If it is bad for lizards to eat fire ants, why do they do it?  In light of what appears to be evolution with regard to the dance and run behaviors, we hypothesized that fire ant-eating behavior of fence lizards should be less frequent in populations that have experienced fire ants for a longer time (i.e. more generations). We tested this by recording fire ant consumption during staged encounters between fire ants and fence lizards from both fire ant invaded (experienced) and uninvaded (naïve) lizard populations. We also tested both juveniles and adults because we knew that they have a tendency to respond to fire ants differently.

We found a complex relationship that somehow supports both what we already knew from previous experiments (adults in fence lizard populations are adapting to the presence of fire ants) and our newer hypotheses about juvenile lizards adapting to the fact that eating fire ants can be toxic!  It seems that adult fence lizards from populations that have been coexisting with fire ants for a long time eat fire ants much MORE frequently than lizards that have never experienced fire ants.  What!?

AntInsideMouth - T. Langkilde, T.R. Robbins

Photo credit: T. Langkilde, T.R. Robbins

Figure 2 - Robbins Langkilde 2012 - JEB

Fire ant consumption by lizards. The proportion of field-caught (a) and laboratory-reared (b) adult (open squares) and juvenile (solid squares) fence lizards, Sceloporus undulatus, from a fire ant-invaded and uninvaded site that consumed fire ants during fire ant attack. Points represent mean values ± 1 standard error.
Figure – Robbins and Langkilde 2012 J Evol Biol 25(10):1937-46

We also found, as we hypothesized, that juvenile fence lizards from populations that have been coexisting with fire ants for a long time eat fire ants much LESS frequently than their inexperienced counterparts.  So we see changes in feeding behavior in fence lizards after fire ants invade their habitat, just like we saw with the dance and run anti-predator behaviors. What is more fascinating, however, is that our results with regard to feeding behavior suggest what is called an ontogenetic shift in selection pressures.  That is, it is more adaptive to behave one way while young and then behave the opposite way when older!  Fire ant invaded habitats select (via natural selection) juveniles that do not eat fire ants, but can learn to eat fire ants once they grow up!

Next, obviously, we wanted to test if and how well juvenile lizards learn to eat fire ants.  Our hypothesis for this experiment was actually that the lizards would learn NOT to eat fire ants because they get stung in the mouth when they eat them. At some time during their life with fire ants they seem to learn to eat fire ants, but we thought it would be after they were adults because fewer juveniles from the invaded site had eaten fire ants when on the mound and under attack (see above).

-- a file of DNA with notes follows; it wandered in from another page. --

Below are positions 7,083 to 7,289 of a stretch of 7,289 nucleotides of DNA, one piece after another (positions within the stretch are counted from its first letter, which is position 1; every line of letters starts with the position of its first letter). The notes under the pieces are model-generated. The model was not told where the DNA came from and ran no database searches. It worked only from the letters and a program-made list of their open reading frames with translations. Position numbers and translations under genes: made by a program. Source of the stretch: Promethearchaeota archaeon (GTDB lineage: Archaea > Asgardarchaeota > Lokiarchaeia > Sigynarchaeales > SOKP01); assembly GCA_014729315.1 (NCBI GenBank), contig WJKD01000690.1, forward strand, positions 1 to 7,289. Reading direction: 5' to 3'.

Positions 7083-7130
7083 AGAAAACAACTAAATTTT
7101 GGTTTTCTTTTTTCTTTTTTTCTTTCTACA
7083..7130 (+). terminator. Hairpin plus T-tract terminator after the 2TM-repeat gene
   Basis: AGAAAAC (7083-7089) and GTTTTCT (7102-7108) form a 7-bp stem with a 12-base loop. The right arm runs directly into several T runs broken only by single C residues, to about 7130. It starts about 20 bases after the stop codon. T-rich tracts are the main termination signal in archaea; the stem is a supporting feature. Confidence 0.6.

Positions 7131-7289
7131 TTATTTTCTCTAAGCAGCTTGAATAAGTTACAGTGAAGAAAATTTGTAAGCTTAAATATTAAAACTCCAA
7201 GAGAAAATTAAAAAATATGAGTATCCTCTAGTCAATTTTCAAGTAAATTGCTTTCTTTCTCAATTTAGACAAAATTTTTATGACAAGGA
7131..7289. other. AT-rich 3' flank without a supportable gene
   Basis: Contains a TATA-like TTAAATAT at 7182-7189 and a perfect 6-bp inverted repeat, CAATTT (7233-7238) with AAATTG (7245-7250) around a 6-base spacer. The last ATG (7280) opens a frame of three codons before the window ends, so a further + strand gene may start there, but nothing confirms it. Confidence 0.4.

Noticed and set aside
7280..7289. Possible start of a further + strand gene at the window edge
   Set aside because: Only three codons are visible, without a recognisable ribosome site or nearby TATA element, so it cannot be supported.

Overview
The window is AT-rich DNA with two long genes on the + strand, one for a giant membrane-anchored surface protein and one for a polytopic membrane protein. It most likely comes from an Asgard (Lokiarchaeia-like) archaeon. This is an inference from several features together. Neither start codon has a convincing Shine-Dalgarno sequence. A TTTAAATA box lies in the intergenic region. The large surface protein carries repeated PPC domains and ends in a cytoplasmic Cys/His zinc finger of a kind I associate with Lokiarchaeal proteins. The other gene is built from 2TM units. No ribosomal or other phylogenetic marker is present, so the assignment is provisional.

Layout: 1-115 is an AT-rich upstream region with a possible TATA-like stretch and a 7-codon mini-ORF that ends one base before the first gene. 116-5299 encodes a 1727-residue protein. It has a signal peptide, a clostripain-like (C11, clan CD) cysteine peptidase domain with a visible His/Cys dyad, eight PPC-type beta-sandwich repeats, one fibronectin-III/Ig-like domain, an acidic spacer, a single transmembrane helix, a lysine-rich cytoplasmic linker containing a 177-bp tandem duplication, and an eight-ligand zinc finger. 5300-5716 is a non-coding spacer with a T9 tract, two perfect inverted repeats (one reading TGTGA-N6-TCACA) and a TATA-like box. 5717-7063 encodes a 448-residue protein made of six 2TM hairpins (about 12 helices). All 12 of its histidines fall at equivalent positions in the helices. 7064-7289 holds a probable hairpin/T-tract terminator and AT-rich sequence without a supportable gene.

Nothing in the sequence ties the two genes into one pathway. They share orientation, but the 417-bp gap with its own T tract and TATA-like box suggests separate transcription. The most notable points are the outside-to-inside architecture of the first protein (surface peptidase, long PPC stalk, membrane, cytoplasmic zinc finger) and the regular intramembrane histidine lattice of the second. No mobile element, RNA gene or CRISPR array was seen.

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Photo credit: T. Langkilde, T.R. Robbins

We were wrong!  When it comes to eating fire ants, the longer lizards are exposed to fire ants the more lizards eat them!

Figure 2 - Robbins et al 2013 - Biol Inv

Proportion of lizards from invaded (open circles and broken line) and uninvaded (solid circles and solid line) populations that ate a fire ant over a 6-day period. During this period lizards were fed 1 fire ant followed later by 2 crickets each day, representing a subsistence diet. Points show proportions ± 1 standard error.
Figure – Robbins et al 2012 Biol Inv 15: 407-415

We even found that more juvenile lizards from the invaded site ate fire ants during the experiment than those from the uninvaded site (lizards naïve to fire ants).  So, juvenile lizards appear to learn to eat stinging ants pretty quickly when they are not on a mound being attacked!  It changed from 50% to 80% of lizards eating fire ants within 6 days.  Maybe fire ants are addictive like hot sauce is for us! Endorphins can be powerful rewards.

I know, it’s a little confusing.  Juveniles from invaded sites (i.e. that have experience with fire ants) eat fire ants less often when on the mound being attacked (first graph), but more often when fed one ant each day over a 6 day period (second graph)?  Well, the two scenarios are a little different with a lizard being under attack by many fire ants in the first and in the other only being exposed to one lonely fire ant.  And that may have something to do with the it.

The effects of envenomation are mass dependent, so the fact that juvenile lizards are small means that they can be overcome by fire ant venom faster than adults. When a juvenile lizard is on a fire ant mound and notices many potentially stinging ants, it doesn’t think to eat them as much as it thinks to dance and run away.  However, away from fire ant mounds fire ants are often an abundant potential food source.  When fire ants invade habitats they pretty much take over and push out many of the other arthropods that otherwise serve as food for lizards.  Although eating fire ants can increase the chances of a lizard’s early demise, eating a few fire ants here and there will not overtly harm all juvenile lizards.  Even in the study that found an increase in mortality after eating fire ants there was still a 66% survival rate.  So, because venom effects are mass dependent, it’s possible that juvenile lizards that survive and grow up (and thus get bigger) can eat more fire ants (and get stung) without feeling the negative effects of fire ant venom.

Although natural selection appears to select juvenile lizards that do not eat fire ants when being attacked, it seems they like to get stung in the tongue as they become less young!  But this tale has yet to be completely sung! We only fed the lizards 1 fire ant per day, which may not be enough to make them learn to avoid eating them.  They may easily forget what they had for breakfast yesterday and thus need to experience eating and getting stung on the tongue a few times a day to learn to avoid eating fire ants.  Or not.  We are analyzing experiments we designed to test just that right now!

So the saga continues . . .